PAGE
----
Group Process: Challenging Group Dynamics

This is post #7 in my weekly series on “Group Process in Childbirth Education: Building and Supporting a Community of Learners.”

New childbirth educators tend to worry about these issues a great deal. To be honest, you’ll encounter mild difficulties from time to time with classes, but it’s rarely a big deal. The students in your class will be adult learners, which in general means they may be more engaged and better behaved than the students you remember from high school. Also, they chose to be in your class, and are motivated to learn what you have to share, which also improves behavior.

If you have quiet students:

  • ask more open-ended questions
  • go around the circle and ask each person to share a response to a simple question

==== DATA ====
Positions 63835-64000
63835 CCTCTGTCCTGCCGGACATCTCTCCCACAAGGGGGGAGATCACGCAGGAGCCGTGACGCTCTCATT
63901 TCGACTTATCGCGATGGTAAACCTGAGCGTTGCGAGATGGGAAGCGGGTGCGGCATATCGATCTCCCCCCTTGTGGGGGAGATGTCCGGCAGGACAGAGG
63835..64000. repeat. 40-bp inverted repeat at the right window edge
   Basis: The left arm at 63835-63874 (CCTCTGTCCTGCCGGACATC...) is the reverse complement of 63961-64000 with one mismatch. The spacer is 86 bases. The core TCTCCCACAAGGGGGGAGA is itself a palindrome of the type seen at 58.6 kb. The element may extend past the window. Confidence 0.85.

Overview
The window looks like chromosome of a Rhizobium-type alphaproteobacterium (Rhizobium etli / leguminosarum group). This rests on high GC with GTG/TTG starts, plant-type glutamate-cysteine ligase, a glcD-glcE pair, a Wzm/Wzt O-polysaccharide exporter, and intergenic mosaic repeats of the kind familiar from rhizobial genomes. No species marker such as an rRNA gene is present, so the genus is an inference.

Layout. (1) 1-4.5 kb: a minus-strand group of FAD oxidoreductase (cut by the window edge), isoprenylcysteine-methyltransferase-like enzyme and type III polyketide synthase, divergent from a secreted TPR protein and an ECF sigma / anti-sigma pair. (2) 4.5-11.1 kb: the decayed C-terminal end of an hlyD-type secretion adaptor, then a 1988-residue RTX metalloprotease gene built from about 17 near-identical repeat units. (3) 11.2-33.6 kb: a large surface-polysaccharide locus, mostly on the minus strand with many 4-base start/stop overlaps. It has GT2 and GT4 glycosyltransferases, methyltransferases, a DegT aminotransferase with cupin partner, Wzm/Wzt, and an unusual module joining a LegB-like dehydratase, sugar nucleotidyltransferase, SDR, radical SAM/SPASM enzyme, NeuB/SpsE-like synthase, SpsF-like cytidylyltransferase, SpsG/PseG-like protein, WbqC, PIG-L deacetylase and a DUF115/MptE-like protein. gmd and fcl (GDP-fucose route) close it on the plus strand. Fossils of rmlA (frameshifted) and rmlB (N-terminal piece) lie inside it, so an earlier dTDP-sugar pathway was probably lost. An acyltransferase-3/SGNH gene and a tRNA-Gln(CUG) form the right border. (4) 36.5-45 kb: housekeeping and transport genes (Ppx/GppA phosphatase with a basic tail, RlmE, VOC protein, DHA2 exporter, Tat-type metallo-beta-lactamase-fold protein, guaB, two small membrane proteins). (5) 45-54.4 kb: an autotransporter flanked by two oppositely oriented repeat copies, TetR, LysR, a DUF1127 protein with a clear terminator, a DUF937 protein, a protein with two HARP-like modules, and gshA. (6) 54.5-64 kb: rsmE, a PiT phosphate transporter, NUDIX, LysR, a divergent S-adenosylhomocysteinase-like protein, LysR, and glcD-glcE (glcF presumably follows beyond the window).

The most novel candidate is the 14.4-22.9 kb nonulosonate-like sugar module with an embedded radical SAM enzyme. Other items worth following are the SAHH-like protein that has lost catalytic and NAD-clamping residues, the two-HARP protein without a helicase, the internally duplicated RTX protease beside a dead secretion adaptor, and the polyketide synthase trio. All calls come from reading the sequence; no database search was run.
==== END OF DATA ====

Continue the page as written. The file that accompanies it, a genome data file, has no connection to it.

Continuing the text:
• use grab bag exercises or games where everyone has an assigned “job” to do
  • do more small group activities – it’s easier to talk in a small group

If you have loud students who over-participate:

  • break eye contact with them
  • walk away from them – toward the white board, toward a poster…
  • look at your watch
  • interrupt if needed: say “thanks for that” then ask “have other students had that experience?”

If you have issues with students’ attention wandering:

  • move around
  • pick something up or point at a visual aid
  • look at the person whose attention has wandered
  • ask a question
  • make students laugh – the inattentive one will wonder what she missed

For “side talk” (two students talking):

  • move toward them
  • look at them, then look to the one who is speaking
  • engage them
  • change the activity – get up and move around, pull out an AV.

If you have a hard time keeping the class focused, and find yourself wandering off target: Always write the outline on the board. If discussion is getting un-focused, you can point at it and say “I love this discussion, but we have more we need to cover today, so let’s get back on track.”

More tips for difficult students:

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